Tackling disadvantage: how to support care leavers

Colleges open up opportunities – and this is particularly important for those who have been in care, writes Liz Bromley
4th November 2020, 4:55pm


Tackling disadvantage: how to support care leavers

Disadvantage: How Colleges Can Support Care Leavers

I've worked my whole professional life in education and I see it as the stepping stone from what you have experienced in the past to what your future can hold.

For me, it is crucial to make sure that everyone who has life goals can, through accessible education, realise those ambitions. Further education is very inclusive and does make a real difference to real people in real situations: it opens up opportunities.

We aim to ensure that the FE experience we provide delivers a safe, nurturing and social, educational environment for all members of our colleges, and this is even more important for care leavers.

All students may initially feel apprehensive about the move from school to college, but it can be a particularly challenging time for care leavers because they don't have the family support that many take for granted and they don't necessarily have access to the advice and guidance that is going to enable them to have a positive future. 

Watch: 'Do not underestimate care-experienced children'

More: Care leavers 'struggle to cope financially'

Background: Government doubles care leavers' internship offer

At NCG, we want to make sure that every care leaver who wants an education is welcomed into our colleges and given the personal and educational support, as well as the necessary information, advice and guidance, to make the right decisions for their long-term future.

Supporting care leavers in colleges

This is why we are so pleased to be working with the Care Leaver Covenant, which is funded by the Department for Education, and is committed to supporting young people into education, training and employment.

NCG has seven colleges throughout the UK and, across the group, we have 325 care leavers and looked-after young people who have disclosed their circumstances to us in a variety of ways.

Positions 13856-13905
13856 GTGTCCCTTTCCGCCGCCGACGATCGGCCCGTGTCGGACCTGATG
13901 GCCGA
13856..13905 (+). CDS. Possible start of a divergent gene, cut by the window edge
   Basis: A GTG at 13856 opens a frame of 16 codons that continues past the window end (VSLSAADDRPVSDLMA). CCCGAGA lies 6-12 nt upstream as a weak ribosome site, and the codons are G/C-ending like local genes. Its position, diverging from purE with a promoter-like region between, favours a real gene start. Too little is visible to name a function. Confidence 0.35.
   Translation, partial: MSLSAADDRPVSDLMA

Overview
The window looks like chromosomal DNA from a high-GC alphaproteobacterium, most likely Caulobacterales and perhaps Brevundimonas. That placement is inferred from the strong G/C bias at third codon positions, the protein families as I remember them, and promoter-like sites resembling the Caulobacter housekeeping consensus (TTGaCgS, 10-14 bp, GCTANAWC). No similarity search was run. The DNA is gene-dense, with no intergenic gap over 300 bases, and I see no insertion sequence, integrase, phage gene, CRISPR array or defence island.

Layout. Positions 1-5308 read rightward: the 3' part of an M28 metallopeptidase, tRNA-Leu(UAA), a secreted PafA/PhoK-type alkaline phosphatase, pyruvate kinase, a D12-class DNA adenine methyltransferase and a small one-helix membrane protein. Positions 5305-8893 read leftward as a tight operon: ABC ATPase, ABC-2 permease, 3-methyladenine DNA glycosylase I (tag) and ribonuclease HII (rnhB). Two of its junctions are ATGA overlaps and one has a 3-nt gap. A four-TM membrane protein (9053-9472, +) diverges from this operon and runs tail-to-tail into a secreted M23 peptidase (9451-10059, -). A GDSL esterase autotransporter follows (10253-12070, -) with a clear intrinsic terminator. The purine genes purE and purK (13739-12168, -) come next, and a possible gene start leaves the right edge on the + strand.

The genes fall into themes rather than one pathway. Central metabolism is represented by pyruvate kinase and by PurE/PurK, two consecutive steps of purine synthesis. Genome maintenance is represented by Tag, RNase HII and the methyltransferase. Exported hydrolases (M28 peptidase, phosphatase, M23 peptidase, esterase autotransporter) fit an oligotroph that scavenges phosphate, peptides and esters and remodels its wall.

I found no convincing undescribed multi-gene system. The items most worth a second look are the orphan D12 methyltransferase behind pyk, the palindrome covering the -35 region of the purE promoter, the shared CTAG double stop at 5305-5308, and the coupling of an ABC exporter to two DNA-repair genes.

We know that some of them feel there is a stigma attached to being care-experienced and they are able to tell us via their enrolment forms, when applying for financial support, or their social workers tell us. Additionally, we train our student-facing staff to look out for signs or words that might identify care leavers and looked-after young people so that we are able to give them the additional support they need.

Under the partnership agreement with the covenant, we have three covenant progression coordinators (CPCs), who are all care-experienced themselves, and are linked to NCG sites based in the North, Midlands and South regions. Working with the colleges' support staff, CPCs play a joint role in preparing and supporting care leavers; helping them to access any opportunities during or post-study. 

This is a pilot project - we are the first FE organisation in the country to have these dedicated CPCs - and it enables the Care Leaver Covenant to work directly with care-experienced students in the post-16 system without having to rely on referrals or a third party. 

Our national breadth means the CPCs can gather data and experiences of care leavers on a national scale, informing future support for them and enabling the covenant to develop its strategy going forwards. The hope is that our collaborative work will become a blueprint for supporting care leavers in other FE settings.

Working with the Care Leaver Covenant also gives NCG the opportunity to have cross-group collaboration, sharing best practice in relation to support and opportunities for care leavers, and further exploring the transition from young person to adulthood, as well as progression opportunities in education and employment. We also plan to work with the Care Leaver Covenant to develop improved communications with our local authorities, and there is the potential to grow new links to employers and other specialist organisations. 

At NCG we have a very clear mission to provide social mobilisation for the individual, and economic prosperity for the communities we serve, and to deliver these through exceptional education. For us, working with care leavers achieves all these aims; we are working hard to secure them positive futures and provide them with an equal platform, and we are encouraging other FE providers, businesses and organisations to follow suit and increase opportunities for vulnerable young people, for the benefit of society as a whole.

Liz Bromley is the chief executive of NCG

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